Would the following code cause any issues?:

var a = 1;
var a = 2;

My understanding is that javascript variables are declared at the start of the scope. For example:

var foo = 'a';
foo = 'b';
var bar = 'c';

Is processed as:

var foo;
var bar;
foo = 'a';
foo = 'b';
bar = 'c';

Therefore would my initial code snippet become:

var a;
a = 1;
a = 2;

Or would it become:

var a;
var a;
a = 1;
a = 2;

I understand that declaring a javascript variable twice in the same scope isn't good practice, but I'm more interested in the impact of doing this.

  • 5
    @Pilot what? no. – Chips_100 Feb 12 '14 at 11:44
  • 2
    var a,a; is the same as var a; If your are wanting to use the same variable name but have multiple values then you need to look into using arrays. – jeff Feb 12 '14 at 11:44
  • Check this question about variable scope. [1] – djluis Feb 12 '14 at 11:44
  • @Curt Sorry for blind comment guyz – Dipak Ingole Feb 12 '14 at 11:47
up vote 32 down vote accepted

As you said, by twice of more the same var, JavaScript moves that declaration to the top of the scope and then your code would become like this:

var a;
a = 1;
a = 2;

Therefore, it doesn't give us any error.

This same behaviour occurs to for loops (they doesn't have a local scope in their headers), so the code below is really common:

for (var i = 0; i < n; i++) {
    // ...
}
for (var i = 0; i < m; i++) {
    // ...
}

That's why JavaScript gurus like Douglas Crockford suggest programmers to manually move those declarations to the top of the scope:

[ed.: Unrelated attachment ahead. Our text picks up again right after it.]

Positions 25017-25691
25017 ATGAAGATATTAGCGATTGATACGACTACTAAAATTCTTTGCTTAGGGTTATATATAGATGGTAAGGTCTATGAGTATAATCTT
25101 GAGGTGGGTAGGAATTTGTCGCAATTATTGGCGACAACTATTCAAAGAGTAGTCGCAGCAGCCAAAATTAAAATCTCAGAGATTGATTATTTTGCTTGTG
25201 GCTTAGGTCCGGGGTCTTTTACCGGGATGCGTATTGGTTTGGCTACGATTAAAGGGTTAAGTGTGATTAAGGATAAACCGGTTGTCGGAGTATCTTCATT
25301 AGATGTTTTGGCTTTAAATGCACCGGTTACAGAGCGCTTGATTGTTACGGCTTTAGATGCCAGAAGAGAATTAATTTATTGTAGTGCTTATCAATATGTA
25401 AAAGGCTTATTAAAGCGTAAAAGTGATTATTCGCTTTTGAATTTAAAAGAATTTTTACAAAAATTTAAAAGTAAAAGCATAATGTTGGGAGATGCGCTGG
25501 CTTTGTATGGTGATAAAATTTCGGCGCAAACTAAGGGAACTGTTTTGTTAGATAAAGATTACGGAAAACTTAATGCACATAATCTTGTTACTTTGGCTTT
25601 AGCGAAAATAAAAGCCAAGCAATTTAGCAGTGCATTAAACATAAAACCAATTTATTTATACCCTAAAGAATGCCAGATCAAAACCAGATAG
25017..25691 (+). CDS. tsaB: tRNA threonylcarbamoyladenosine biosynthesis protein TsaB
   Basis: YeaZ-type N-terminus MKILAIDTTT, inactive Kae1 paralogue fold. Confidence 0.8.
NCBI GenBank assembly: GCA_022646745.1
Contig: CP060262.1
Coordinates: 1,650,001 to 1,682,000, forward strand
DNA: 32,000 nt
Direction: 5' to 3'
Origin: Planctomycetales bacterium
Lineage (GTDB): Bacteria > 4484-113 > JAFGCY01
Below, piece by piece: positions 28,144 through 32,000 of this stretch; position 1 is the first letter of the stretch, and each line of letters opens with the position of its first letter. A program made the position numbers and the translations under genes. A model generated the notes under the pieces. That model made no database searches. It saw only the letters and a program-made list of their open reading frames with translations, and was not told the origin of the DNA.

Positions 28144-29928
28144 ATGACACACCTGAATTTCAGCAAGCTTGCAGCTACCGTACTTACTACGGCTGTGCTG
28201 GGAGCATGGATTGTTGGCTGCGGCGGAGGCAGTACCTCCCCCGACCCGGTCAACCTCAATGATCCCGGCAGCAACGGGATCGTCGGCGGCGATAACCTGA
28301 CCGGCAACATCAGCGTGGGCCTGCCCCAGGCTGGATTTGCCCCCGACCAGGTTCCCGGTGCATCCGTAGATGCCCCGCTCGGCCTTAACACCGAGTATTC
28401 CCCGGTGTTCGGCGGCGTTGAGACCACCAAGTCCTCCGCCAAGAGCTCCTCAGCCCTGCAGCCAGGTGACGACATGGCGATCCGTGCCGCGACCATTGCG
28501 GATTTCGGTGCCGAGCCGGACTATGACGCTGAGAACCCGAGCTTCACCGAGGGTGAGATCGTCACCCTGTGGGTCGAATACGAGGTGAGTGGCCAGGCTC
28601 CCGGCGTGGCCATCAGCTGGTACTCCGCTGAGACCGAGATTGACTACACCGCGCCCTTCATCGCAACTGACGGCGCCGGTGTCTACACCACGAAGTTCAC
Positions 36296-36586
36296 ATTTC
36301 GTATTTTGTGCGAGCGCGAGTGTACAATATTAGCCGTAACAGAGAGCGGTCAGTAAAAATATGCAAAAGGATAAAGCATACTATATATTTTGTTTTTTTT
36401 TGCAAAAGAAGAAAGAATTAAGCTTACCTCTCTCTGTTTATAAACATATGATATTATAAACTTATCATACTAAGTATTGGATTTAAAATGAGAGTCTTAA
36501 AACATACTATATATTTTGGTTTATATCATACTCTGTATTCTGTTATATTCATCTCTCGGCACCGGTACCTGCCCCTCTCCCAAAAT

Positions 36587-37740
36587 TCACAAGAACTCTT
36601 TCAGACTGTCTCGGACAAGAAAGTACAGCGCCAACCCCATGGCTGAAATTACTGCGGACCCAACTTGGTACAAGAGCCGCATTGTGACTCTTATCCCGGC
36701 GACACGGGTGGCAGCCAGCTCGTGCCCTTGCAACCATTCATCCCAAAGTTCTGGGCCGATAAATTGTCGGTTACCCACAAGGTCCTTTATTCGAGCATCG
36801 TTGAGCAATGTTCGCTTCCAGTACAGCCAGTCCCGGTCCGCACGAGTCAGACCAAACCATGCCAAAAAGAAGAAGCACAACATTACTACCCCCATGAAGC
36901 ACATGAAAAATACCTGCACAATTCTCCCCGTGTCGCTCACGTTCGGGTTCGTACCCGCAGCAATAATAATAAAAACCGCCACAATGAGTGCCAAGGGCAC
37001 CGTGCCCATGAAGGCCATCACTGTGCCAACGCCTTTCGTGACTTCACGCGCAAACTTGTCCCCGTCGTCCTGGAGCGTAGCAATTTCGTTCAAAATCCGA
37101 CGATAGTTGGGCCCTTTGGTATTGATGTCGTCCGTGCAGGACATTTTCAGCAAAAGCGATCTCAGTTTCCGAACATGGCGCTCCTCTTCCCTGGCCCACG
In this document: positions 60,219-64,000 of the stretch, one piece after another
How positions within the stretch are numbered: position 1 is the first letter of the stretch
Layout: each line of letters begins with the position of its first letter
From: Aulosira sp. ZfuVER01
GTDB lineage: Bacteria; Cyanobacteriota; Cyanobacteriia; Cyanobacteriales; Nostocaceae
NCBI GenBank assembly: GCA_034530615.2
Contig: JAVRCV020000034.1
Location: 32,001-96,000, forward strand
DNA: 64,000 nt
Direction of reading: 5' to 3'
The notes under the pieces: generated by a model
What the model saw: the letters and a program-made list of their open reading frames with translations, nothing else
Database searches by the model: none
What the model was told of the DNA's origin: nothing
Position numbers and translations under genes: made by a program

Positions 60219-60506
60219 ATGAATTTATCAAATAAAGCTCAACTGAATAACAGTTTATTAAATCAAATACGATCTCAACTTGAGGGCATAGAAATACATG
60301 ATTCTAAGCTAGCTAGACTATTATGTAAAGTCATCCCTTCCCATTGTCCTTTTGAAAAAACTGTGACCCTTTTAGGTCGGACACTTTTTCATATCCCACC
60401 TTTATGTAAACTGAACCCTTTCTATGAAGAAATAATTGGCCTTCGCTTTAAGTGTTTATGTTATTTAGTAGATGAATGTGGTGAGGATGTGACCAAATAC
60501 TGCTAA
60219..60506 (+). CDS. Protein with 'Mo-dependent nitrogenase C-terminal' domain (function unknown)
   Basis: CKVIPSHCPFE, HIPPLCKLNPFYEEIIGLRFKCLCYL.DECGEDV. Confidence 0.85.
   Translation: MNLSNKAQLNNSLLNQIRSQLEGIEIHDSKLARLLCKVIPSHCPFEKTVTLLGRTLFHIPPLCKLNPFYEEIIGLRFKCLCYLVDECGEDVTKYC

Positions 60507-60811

var i;    // declare here
for (i = 0; i < n; i++) {    // initialize here...
    // ...
}
for (i = 0; i < m; i++) {    // ... and here
    // ...
}
  • 1
    +1 on the for example. amazing point there – Michel Ayres Feb 12 '14 at 12:13
  • 6
    What is the benefit of moving var i; manually to the top? – k.stm Oct 17 '15 at 19:02
  • 1
    @k.stm You'll end up with a cleaner code. You also avoid redeclaring variables. – Danilo Valente Oct 17 '15 at 22:15
  • 2
    @k.stm You will also use less characters shaving a couple of bytes off your file, which is useful when you are sending large amounts of js files to the client:) – tkellehe Nov 19 '15 at 12:12
  • 1
    counter point - if two var declaration do no harm aside from adding a few bytes then why risk moving the declaration to the top and introduce the potential to inadvertently creating a global variable because I thought it was already declared. Seems like a possibility in a complex multi-file environment. – kpg Apr 30 at 13:37

Declaring the same variable twice is as good as declaring it once. Below statement will not bring any impact.

var a, a;

in the below case you are just overriding the variable foo. This will have an impact if you have foo defined in the local and global scope. JS will search foo in the local scope first and then if it doesn't find it will look in the global scope.

var foo;
var bar;
foo = 'a';
foo = 'b';
bar = 'c';

Such a duplicate variable declaration will not cause any problems thanks to javascript's variable hoisting feature. so in your DOM wherever you have declared variables but assigned (or) not assigned, they will be placed at the top during compilation.

Example:
    var foo='hai!';
    bar='welcome!';
    var bar;

You may expect above code snippet should throw "unidentified" error but still javascript manages it by placing the bar variable's declaration at the top. So even before variable declaration its value can be assigned as opposed to other languages.

Hope this helps you to some extent

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